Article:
A decision on whether to allow gay and
lesbian couples to marry in New Hampshire is expected on Wednesday
when the Senate takes up a gay marriage bill.
Last Thursday, the Senate Judiciary
Committee voted 3 to 2 against the gay marriage bill that narrowly
passed the House last month. Committee Chair Deborah Reynolds, a
Democrat, joined the committee's two Republicans, Sheila Roberge of
Bedford and Robert J. Letourneau of Derry, in voting against the
The panel's recommendation does not
bind the full Senate but is likely to influence the bill's final
outcome. Passage in the Democratic-led Senate appeared dim before
the recommendation. Governor John Lynch, a Democrat, has said he
opposes gay marriage but has remained quiet on whether he would veto
the measure should it reach his desk.
Two years ago, lawmakers in the state
approved civil unions for gay and lesbian couples. Both the civil
union and gay marriage bill were introduced by openly gay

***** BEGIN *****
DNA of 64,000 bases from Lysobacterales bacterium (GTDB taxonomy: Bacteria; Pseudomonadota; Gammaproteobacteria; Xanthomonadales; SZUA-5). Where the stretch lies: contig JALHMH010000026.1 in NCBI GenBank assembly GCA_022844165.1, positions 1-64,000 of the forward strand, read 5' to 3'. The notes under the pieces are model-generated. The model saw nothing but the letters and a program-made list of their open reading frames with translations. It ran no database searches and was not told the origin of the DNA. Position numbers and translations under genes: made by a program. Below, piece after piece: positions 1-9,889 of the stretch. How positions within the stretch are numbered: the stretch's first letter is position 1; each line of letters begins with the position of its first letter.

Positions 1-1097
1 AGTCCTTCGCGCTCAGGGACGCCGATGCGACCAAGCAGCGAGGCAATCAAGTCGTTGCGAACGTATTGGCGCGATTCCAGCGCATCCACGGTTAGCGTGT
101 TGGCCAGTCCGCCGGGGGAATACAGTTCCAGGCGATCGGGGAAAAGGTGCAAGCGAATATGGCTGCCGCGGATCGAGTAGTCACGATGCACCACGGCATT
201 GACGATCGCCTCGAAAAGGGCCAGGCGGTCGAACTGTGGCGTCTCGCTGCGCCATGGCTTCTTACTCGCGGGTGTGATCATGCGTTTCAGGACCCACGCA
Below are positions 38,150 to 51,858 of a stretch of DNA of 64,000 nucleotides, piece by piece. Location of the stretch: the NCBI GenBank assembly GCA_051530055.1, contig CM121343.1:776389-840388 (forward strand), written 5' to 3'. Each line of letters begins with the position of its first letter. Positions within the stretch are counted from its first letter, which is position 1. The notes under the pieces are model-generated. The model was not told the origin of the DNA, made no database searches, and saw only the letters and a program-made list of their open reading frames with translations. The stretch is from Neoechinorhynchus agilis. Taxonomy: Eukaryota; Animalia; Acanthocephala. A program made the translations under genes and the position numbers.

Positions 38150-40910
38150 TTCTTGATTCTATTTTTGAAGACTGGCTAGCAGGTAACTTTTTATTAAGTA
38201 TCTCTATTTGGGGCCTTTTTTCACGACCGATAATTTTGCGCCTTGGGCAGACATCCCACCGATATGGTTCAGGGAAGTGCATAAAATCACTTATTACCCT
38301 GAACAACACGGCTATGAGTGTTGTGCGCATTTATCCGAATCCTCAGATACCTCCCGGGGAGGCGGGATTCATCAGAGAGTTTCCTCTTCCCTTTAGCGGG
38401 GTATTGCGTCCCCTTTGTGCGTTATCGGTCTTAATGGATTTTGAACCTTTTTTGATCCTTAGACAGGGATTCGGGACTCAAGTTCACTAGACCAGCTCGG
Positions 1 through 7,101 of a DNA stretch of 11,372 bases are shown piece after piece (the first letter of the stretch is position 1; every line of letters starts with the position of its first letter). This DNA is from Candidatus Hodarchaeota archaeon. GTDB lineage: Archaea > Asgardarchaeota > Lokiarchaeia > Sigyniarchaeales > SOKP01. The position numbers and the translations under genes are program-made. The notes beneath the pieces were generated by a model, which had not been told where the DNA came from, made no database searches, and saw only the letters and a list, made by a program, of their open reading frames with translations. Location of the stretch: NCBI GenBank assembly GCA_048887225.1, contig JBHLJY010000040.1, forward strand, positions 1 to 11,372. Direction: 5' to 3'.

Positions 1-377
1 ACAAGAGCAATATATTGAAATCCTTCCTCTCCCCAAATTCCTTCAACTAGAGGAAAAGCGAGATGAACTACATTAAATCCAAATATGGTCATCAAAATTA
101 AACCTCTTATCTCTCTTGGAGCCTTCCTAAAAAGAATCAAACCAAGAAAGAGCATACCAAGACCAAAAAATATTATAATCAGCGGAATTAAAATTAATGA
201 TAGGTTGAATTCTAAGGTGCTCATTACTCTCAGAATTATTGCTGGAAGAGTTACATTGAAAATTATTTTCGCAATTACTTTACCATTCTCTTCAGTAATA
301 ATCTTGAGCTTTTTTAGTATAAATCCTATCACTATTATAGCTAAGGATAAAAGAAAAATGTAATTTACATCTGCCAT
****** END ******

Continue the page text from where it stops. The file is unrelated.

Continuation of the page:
Representative Jim Splaine, a Democrat.
In moving against the bill, Reynolds
said New Hampshire isn't “ready” for gay marriage, having recently
passed civil unions legislation.
The Editorial Board at the 'Concord
Monitor' took Reynolds to task, calling her argument a “copout.”
“It's an attempt to signal to gay
couples and their supporters that while she doesn't necessarily
oppose their efforts, neither will she do anything to help. Her
words are rooted not in justice or fairness or courage but in fear.
Surely New Hampshire voters can expect more from their elected
officials than that,” the board wrote.
Passage in the Senate, however, remains
nebulous. Senate Minority Leader Peter Bragdon said he expects all
10 Republican senators to vote against the gay marriage bill. Only
eight Democratic senators are on record supporting the bill, leaving
the legislation five votes shy of approval.
According to the website
BlueHampshire.com, three of the six remaining Democratic senators –
Deborah Reynolds of Plymouth, along with Betsi DeVries and Lou
D'Allesandro of Manchester – are leaning against passage, while the
other three – Peggy Gilmour of Hollis, Sylvia Larsen of Concord and
Kathleen Sgambati of Tilton – remain undecided.
Half of the six New England states –
Connecticut, Vermont and Massachusetts – have legalized gay
marriage. Bills that would legalize gay marriage in the three
remaining states of Rhode Island, Maine and New Hampshire are winding
through their Legislatures.